I hope I never fall prey to that. I am always trying so hard to keep my writing fresh. That’s why I often dabble with other genres and always try to tip a formula on its ear, at least a little bit. I did that with my AKA Investigations series, and am trying to do that with the Rain Falls series that I just started (only two books so far). In the first book of the AKA series, Armchair Detective, it was first-person, heavy on the main character. The second, Also Known as DNA, I introduced two new primary characters and write that one in both first person and third-person limited points of view. In the third, Also Known as Syzygy, I focused on secondary characters, in a sort of spin-off, and then in the 4th, Also Known as Rising & Falling, I told the same story as in Syzygy, but from the point of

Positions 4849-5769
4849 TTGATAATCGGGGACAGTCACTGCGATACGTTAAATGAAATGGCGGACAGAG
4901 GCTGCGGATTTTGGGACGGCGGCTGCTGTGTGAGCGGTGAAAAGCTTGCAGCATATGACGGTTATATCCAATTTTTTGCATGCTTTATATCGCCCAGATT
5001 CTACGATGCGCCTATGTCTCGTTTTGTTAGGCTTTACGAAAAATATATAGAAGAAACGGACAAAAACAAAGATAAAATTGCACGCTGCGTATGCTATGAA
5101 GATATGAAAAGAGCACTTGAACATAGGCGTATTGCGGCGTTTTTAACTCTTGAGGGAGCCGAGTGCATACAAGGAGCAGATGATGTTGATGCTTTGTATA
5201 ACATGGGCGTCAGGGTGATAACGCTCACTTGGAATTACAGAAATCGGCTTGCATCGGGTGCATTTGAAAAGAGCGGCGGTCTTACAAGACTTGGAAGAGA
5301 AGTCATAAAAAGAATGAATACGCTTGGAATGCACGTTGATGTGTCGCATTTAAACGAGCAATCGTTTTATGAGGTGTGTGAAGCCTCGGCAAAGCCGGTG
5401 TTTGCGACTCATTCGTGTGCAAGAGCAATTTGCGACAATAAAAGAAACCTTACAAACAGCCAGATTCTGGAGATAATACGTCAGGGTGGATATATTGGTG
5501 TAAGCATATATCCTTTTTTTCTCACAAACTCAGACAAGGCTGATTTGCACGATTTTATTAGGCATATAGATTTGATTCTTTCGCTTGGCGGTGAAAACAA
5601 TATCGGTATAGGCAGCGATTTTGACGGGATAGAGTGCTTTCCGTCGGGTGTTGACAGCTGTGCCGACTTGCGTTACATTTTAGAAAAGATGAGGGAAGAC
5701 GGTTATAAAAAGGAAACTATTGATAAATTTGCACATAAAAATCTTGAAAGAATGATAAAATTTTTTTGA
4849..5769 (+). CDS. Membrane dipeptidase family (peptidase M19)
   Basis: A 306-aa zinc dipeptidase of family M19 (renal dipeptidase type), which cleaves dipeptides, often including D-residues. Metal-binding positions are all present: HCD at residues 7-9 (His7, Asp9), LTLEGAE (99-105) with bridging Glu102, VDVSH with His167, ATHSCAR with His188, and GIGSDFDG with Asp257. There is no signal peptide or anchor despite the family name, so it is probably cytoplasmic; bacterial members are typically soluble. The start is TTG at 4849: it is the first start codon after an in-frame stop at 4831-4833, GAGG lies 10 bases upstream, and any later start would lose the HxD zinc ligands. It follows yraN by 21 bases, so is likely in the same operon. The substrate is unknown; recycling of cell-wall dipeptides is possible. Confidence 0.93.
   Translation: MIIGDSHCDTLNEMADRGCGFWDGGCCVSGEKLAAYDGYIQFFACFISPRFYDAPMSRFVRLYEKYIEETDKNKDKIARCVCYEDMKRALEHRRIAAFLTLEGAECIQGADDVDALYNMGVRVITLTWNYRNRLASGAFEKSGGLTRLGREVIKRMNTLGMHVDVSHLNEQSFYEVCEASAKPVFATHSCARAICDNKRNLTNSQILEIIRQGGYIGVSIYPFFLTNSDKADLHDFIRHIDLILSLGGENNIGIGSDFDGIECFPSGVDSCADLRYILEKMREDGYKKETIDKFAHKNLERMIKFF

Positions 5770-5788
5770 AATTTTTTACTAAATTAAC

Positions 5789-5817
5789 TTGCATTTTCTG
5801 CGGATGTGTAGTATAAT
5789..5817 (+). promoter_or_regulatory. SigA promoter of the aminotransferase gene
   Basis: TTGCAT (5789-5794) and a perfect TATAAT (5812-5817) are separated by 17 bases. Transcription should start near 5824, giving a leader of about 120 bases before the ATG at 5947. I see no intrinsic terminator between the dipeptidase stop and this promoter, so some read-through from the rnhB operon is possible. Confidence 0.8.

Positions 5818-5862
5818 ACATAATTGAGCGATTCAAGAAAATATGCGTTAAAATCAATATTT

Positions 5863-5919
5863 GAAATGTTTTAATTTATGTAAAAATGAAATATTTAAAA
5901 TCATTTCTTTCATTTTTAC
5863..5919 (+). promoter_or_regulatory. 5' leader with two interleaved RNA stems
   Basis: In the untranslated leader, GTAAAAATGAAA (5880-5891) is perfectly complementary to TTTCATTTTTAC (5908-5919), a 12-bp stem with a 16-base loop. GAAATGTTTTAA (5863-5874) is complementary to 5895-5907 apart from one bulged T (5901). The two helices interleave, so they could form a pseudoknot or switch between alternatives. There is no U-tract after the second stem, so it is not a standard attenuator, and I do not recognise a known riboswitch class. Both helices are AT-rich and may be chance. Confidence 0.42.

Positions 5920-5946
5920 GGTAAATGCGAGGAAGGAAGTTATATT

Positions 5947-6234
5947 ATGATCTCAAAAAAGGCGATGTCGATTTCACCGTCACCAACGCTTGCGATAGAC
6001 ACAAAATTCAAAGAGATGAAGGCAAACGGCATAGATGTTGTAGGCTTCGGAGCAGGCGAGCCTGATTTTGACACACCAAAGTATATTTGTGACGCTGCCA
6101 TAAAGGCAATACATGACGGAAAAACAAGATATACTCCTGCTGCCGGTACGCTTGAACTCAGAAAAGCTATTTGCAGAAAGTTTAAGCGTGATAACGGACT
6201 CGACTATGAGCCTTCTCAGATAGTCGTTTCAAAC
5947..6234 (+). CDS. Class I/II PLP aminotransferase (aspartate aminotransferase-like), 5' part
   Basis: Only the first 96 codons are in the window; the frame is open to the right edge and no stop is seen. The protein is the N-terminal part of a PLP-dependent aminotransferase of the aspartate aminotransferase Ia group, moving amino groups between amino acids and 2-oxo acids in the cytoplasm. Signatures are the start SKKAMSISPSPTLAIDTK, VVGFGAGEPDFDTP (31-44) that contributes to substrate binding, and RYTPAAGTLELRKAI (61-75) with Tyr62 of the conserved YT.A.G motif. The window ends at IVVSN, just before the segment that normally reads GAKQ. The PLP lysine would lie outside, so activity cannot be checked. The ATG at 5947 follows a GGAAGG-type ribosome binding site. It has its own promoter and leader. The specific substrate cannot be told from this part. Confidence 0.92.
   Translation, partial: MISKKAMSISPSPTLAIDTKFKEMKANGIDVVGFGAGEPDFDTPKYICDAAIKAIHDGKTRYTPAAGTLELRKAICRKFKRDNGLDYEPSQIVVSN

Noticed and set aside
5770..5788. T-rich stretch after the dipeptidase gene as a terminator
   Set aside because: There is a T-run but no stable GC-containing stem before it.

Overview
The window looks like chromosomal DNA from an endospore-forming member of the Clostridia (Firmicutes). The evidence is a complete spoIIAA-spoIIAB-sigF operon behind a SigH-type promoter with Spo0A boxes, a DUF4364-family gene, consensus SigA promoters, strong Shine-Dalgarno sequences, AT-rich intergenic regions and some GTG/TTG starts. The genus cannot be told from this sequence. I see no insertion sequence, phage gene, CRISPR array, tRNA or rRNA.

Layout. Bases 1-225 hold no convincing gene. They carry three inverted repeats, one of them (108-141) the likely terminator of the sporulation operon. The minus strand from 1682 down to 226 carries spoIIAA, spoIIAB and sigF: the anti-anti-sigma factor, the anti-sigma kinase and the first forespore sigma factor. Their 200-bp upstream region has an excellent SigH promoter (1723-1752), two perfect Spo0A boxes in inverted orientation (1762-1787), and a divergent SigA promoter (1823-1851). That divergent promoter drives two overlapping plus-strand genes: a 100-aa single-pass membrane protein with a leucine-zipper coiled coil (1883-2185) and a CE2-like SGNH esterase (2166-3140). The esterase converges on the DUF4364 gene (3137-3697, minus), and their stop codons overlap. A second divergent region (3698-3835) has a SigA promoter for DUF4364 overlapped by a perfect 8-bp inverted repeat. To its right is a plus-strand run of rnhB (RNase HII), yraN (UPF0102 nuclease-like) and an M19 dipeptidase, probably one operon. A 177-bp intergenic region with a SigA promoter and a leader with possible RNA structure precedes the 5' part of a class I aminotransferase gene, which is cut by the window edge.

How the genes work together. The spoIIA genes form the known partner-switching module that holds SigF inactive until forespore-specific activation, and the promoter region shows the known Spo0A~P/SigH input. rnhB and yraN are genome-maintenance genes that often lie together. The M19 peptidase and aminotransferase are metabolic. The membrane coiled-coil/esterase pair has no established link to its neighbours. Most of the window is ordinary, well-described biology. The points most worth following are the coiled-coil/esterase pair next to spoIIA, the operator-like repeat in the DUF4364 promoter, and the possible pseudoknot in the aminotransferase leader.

view of the girls in the AKA Investigations team. It was a departure from the usual serial fare.
Syzygy was, for example, quite a bit darker than the others, because of its subject matter. I held a magnifying glass on peripheral characters and hoped to tell a fresh story that way. I did get a glowing review of that one that made me think I had accomplished all my goals with that book, so I’m okay with it being a little different than the rest.
Then came the most recent, Also Known as Sleepy Cat Peak, and that took my two original main characters and put them in an isolated environment with a completely new set of people around them, and focused on their relationship and some deep-seated trust issues. I had one reader write me an email and he (yes, HE)